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Posted: January 30, 2008
Nanomedicine research for prostate cancer supported by $5 million gift
(Nanowerk News) The Prostate Cancer Foundation, largely through the generosity of David H. Koch, has given $5 million to four institutions, including Weill Cornell Medical College, to support novel research in prostate cancer. The gift is one of the largest-ever individual donations for prostate cancer research.
The multidisciplinary research team, created by the Prostate Cancer Foundation, will seek to develop a novel nanomedicine for prostate cancer that can be given intravenously and delivered directly to targeted sites of prostate cancer. Nanomedicine is the application of nanotechnology — engineering compounds or machines on a molecular or atomic scale — to the prevention and treatment of disease.
At Weill Cornell, the research effort will be led by Dr. Neil Bander, a physician-researcher who heads one of the world's most experienced and accomplished teams in antibody-targeted therapy in urological cancers.
"We are very grateful to Michael Milken and Dr. Jonathan Simons of the Prostate Cancer Foundation and David Koch for their foresight and generosity in supporting a multi-institutional collaboration that brings together leaders in their respective fields with the goal of creating a synergy that will lead to significant benefit for cancer patients. I think we all agree that this is the model required to create complex solutions to solve complex problems," says Dr. Bander, director of urological oncology research and the Bernard and Josephine Chaus Professor of Urological Oncology at Weill Cornell Medical College and a urologist at NewYork-Presbyterian Hospital/Weill Cornell Medical College.
Several years ago, Dr. Bander's team developed the first antibodies to the external domain of prostate-specific membrane antigen (PSMA). PSMA is now widely considered the best prostate cancer cell surface target known. The lead antibody, J591, has been a focus of clinical trials at Weill Cornell, involving the Departments of Urology, Medicine (hematology-oncology) and Radiology (nuclear medicine), as well as at several other institutions. These trials have entered almost 300 patients and have demonstrated sensitive and specific cancer targeting in 97 percent of prostate cancer patients as well as anti-tumor activity.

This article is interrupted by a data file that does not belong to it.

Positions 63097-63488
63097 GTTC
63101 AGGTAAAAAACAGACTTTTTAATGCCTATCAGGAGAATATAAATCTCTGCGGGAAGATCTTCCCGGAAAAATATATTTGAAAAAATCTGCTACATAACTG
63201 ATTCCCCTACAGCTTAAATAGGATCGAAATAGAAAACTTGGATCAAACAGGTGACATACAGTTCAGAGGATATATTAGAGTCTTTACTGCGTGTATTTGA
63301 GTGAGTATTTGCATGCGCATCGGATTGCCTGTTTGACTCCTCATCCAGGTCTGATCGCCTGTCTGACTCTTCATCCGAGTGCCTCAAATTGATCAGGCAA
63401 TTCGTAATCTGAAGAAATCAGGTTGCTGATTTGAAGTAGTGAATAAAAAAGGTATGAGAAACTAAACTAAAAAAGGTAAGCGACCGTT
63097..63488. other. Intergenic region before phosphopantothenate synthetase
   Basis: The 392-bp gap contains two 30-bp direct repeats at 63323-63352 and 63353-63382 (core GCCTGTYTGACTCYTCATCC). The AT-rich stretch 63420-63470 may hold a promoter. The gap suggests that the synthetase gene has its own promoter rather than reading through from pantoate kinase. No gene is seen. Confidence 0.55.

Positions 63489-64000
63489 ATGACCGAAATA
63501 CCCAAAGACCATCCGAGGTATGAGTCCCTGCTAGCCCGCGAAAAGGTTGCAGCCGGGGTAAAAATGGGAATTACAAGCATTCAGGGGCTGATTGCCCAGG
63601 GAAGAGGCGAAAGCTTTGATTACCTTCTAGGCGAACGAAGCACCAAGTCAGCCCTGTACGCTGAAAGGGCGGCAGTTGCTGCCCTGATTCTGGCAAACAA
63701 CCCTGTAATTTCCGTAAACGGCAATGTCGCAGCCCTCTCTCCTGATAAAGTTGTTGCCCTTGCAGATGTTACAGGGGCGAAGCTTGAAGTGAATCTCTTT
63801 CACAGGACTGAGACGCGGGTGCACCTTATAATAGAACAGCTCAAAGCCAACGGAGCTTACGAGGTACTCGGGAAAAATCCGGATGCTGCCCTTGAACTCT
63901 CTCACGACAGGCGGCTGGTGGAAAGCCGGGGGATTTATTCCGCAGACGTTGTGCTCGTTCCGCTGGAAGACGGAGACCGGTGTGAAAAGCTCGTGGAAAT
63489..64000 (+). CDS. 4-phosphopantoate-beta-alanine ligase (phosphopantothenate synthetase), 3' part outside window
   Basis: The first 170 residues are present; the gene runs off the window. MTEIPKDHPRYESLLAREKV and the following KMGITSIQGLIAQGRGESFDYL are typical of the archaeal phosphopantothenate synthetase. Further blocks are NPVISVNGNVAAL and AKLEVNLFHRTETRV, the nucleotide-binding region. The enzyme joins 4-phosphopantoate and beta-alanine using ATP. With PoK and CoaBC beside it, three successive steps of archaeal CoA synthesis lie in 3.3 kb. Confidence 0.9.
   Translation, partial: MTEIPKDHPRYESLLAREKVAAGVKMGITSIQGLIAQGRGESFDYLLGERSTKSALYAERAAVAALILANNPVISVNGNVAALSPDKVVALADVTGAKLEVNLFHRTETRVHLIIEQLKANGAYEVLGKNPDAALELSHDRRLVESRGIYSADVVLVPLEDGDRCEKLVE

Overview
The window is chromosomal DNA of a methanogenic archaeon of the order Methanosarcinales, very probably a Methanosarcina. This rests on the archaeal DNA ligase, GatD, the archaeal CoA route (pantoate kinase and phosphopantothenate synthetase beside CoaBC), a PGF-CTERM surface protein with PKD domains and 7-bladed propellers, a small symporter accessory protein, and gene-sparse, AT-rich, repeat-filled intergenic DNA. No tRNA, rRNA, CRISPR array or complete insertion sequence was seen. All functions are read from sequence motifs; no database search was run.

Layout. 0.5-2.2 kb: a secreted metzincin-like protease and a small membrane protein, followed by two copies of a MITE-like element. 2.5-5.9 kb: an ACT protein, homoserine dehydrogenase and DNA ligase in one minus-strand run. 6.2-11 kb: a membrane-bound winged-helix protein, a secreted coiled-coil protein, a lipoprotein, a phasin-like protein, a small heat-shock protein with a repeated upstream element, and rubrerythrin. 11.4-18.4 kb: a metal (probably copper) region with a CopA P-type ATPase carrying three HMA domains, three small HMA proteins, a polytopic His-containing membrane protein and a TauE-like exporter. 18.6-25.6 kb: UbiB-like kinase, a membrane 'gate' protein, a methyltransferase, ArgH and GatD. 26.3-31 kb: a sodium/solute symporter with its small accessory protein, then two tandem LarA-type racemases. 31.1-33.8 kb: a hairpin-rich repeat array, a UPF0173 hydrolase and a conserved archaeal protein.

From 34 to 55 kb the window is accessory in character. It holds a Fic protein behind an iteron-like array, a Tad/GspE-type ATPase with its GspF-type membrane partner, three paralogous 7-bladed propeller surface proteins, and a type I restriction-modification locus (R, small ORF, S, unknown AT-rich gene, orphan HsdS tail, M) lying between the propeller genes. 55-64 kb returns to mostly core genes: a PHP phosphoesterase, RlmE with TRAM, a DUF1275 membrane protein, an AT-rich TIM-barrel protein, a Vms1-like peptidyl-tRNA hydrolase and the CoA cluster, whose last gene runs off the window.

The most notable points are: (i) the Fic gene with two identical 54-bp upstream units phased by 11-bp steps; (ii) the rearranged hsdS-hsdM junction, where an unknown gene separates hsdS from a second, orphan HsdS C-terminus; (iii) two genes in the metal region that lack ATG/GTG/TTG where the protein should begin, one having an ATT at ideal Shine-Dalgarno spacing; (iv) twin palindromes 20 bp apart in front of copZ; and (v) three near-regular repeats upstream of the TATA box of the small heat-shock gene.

Dr. Bander is the inventor on patents that are owned by Cornell Research Foundation ("CRF") for the antibody technology described in this release. He is a paid consultant to and owns stock in BZL Biologics, the company to which the patents were licensed by CRF for further research and development.
PSMA has been an attractive target for cancer drug development not only because it is present in high amounts in prostate cancers, but it also is the only known molecular target present on tumor blood vessels that is not present on normal blood vessels. The ability to target PSMA on blood vessels provides a way to directly attack a tumor's blood supply without affecting normal blood vessels.
"Nanotechnology has the potential to cure men with advanced prostate cancer without exposing them to severe side effects," says Mr. Koch, who is a survivor of the disease, along with his three brothers. "The scientific team assembled for this work is the best in the business, and if it is possible for any group to be successful in the development of this therapy, it will be this one."
A unique aspect of the collaboration is that all institutions have agreed to share their intellectual property in order to avoid bottlenecks and barriers to patentability that could potentially impede any advancements.